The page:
Looking for some feedback on the best way to do this.
I have a remote office that needs to be connected to 2 different systems. System A is over an IPSec VPN, system B has a P2P T1.
The remote office is currently 192.168.12.0/24.
The remote office will become 172.23.10.0/24.
System A will be 172.23.1.0/24
System B will be 192.168.1.0/24, with a bunch of other systems on various other 192.168.x.x subnets.
The remote office is currently directly connected to System B's network, and is on the 192.168.12.0/24 subnet. I want to move the office over to System A, and assign it to 172.23.10.0/24. However, I want users on this network to have full access to System B as well as System A. I also want them to have access to the old office subnet (where some workstations will remain during transition) and I would like the old office subnet to be able to access the new subnet.
What is the best way of doing this?
I was planning on creating two different local networks to stage this, but I would like to know what the best way to allow these two different networks to communicate with each other is. Can I do this all with routing and ACLs, or do I need to NAT from the 172 network to the 192 network and vice versa? Any other complications I should take into account?
Thanks in advance.
Are you re-addressing your remote office from 192.168.12.0/24 t 172.23.10.0/24 ? In that case the best solution to your question- " was planning on creating two different local networks to stage this" is to create secondary addresses on the vlan interfaces which are getting transitioned.. if you have sub-interfaces configured, your transition to the new network will be zero touch, on the network side.. you just need to change the IP of the PCs/servers and you dont need to change any vlan settings on the switch side, or have issues of losing connectivity to systems or switches....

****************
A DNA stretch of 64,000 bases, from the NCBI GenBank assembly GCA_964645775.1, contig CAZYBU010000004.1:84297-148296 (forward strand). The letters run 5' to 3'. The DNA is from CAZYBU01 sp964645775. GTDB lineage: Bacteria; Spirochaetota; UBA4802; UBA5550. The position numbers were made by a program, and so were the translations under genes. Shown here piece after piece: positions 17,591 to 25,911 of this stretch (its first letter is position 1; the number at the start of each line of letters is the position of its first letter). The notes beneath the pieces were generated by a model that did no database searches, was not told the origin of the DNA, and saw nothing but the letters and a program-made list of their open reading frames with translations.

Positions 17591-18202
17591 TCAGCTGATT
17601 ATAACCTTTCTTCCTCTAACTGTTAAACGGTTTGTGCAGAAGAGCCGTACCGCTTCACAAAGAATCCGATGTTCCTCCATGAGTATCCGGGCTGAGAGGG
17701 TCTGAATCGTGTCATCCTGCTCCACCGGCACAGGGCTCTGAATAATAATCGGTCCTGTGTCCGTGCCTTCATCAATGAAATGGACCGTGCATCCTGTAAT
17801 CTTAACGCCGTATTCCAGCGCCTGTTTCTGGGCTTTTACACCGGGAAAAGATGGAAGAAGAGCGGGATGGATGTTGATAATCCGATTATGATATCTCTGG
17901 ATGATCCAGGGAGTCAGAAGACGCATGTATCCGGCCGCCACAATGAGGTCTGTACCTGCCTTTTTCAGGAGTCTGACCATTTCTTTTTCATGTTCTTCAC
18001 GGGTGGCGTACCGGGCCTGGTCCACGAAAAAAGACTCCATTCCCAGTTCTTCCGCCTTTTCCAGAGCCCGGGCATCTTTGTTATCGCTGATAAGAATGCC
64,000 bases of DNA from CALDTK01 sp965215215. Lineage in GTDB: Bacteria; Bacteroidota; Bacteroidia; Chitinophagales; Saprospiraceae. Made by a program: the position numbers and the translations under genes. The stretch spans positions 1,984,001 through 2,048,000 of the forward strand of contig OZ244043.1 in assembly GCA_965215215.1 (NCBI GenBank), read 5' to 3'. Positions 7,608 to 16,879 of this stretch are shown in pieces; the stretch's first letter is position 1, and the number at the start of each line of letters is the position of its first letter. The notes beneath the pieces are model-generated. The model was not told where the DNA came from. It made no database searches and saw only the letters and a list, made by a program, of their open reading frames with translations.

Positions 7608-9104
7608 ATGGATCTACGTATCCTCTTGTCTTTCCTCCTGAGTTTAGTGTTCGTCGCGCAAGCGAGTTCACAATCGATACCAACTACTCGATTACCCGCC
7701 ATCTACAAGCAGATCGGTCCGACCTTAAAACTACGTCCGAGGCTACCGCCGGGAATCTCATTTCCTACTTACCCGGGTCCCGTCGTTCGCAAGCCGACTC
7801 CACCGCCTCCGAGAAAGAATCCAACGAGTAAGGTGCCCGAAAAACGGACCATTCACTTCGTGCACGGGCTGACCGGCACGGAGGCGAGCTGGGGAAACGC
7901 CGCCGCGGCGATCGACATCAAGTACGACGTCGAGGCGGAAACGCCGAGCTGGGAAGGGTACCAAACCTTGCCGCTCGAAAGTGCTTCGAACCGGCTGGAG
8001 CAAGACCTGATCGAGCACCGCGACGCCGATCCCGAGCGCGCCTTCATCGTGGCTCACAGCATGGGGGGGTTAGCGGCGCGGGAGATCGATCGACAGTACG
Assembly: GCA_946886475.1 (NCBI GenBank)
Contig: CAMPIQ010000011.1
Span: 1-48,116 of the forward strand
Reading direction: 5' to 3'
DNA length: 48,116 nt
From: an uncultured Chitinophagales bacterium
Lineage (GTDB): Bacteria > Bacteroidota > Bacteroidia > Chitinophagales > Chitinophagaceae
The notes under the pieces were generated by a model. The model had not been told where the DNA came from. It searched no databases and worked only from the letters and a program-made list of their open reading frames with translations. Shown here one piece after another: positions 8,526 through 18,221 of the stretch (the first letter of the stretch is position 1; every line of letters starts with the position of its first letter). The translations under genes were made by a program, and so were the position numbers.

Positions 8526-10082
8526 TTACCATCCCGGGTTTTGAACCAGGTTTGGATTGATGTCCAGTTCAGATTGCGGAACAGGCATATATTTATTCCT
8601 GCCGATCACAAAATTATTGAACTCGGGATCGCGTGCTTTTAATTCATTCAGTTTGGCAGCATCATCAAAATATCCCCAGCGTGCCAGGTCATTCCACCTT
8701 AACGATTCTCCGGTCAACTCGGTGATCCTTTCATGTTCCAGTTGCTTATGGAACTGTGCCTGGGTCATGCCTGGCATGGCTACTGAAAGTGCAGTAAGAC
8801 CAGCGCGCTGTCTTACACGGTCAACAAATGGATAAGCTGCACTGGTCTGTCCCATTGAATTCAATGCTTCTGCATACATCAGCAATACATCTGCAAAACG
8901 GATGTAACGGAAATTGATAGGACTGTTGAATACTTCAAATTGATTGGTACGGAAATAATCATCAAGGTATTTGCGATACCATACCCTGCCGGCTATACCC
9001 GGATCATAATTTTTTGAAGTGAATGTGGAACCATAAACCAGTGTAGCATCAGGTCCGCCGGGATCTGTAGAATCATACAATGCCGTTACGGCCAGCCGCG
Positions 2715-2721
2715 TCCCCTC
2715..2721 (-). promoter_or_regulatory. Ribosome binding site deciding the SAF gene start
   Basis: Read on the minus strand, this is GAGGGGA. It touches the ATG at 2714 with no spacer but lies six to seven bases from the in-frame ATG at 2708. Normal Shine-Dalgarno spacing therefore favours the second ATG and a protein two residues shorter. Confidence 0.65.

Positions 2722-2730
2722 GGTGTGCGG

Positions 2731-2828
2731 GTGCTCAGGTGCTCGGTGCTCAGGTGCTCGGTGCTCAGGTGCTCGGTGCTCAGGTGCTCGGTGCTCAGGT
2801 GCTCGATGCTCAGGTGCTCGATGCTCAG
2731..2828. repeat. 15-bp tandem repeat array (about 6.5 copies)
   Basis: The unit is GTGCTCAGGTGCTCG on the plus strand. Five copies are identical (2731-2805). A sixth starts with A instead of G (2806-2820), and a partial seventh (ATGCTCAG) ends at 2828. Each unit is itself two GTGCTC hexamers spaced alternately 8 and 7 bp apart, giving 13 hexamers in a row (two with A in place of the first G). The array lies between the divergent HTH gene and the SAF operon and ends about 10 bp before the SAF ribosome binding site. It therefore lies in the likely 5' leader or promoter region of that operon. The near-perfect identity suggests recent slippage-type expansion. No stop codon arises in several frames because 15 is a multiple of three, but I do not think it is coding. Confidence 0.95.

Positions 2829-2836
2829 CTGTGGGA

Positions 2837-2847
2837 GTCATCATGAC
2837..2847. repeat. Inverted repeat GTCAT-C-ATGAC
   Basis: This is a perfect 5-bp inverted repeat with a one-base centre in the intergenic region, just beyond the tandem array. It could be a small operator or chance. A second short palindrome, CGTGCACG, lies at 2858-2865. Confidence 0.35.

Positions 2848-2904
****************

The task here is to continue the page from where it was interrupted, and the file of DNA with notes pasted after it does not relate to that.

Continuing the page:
with regards to your other query - "Can I do this all with routing and ACLs, or do I need to NAT from the 172 network to the 192 network and vice versa? " - It really depends on what needs accesss to what.. when transitioning, we generally make NAT translations for the new IP addresses pointing to old IP on the outside, to make sure all systems on System B are fully transitioned.... these are basically for server connections which have hardcoded IP addresses on the clients, and till the servers/applications are fully migrated, the IP addresses will not be be able to change.. Incase the applications work on DNS, you dont have much trouble, as you are just going to point the DNS names to the new IP addresses in 172.23.10.0/24 (from the old IPs 192.168.12.0/24... Hence a combination of NAT and routing will do the trick for you...
Consider these when migrating:
1) tabulate the entire application matrix, and make sure you know which apps connect on direct IP, and which use DNS... for apps using direct IPs make sure you NAT on the remote office and restore connectivity..
2) make sure your ipsec interesting traffic points to the outside nat ip address when you do static nats on remote offices...have a clear network documentation which would ease migration
3) see for other dependencies when you NAT outside.. check if you have any firewalls, load balancers, etc on the way to make sure you have appropriate rules..
4) always have downtimes when migrating devices.. and have an implementation plan in place before the change..
Hope this helps.. all the best